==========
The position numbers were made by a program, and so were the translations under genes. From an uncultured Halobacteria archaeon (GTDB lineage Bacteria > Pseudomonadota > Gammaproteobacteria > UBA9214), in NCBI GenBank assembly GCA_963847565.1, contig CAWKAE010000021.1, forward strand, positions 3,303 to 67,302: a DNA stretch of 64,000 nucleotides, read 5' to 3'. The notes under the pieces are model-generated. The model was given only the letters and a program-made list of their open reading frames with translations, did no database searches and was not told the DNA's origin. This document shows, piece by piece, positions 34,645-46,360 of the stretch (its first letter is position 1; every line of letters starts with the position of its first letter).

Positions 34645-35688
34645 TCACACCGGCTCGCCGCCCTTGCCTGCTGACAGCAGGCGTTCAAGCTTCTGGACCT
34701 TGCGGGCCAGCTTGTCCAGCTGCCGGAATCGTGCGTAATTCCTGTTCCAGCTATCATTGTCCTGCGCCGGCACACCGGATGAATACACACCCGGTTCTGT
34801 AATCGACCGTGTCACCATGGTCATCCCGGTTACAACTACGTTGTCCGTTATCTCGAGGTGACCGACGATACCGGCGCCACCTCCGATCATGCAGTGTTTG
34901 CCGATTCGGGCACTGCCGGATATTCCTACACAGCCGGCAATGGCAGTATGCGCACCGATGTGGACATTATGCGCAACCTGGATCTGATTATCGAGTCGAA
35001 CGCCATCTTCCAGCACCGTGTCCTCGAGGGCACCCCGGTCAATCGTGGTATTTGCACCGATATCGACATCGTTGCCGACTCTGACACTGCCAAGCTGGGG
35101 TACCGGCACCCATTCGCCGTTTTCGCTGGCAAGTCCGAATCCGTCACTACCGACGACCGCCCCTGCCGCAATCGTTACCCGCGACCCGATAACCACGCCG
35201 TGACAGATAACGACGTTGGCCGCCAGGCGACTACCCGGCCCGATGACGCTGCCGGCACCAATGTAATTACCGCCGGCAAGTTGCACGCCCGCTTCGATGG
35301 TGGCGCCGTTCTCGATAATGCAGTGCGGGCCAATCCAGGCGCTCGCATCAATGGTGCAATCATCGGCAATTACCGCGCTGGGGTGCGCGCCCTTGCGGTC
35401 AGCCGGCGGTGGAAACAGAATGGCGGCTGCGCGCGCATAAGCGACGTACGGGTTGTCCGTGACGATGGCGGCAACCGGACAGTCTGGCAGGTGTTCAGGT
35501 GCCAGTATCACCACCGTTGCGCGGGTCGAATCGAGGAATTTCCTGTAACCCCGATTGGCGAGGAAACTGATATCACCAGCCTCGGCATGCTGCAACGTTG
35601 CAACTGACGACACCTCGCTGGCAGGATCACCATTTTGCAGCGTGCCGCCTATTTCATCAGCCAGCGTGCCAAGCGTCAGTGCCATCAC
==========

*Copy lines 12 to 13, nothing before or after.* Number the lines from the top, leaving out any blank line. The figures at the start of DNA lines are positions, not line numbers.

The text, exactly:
35501 GCCAGTATCACCACCGTTGCGCGGGTCGAATCGAGGAATTTCCTGTAACCCCGATTGGCGAGGAAACTGATATCACCAGCCTCGGCATGCTGCAACGTTG
35601 CAACTGACGACACCTCGCTGGCAGGATCACCATTTTGCAGCGTGCCGCCTATTTCATCAGCCAGCGTGCCAAGCGTCAGTGCCATCAC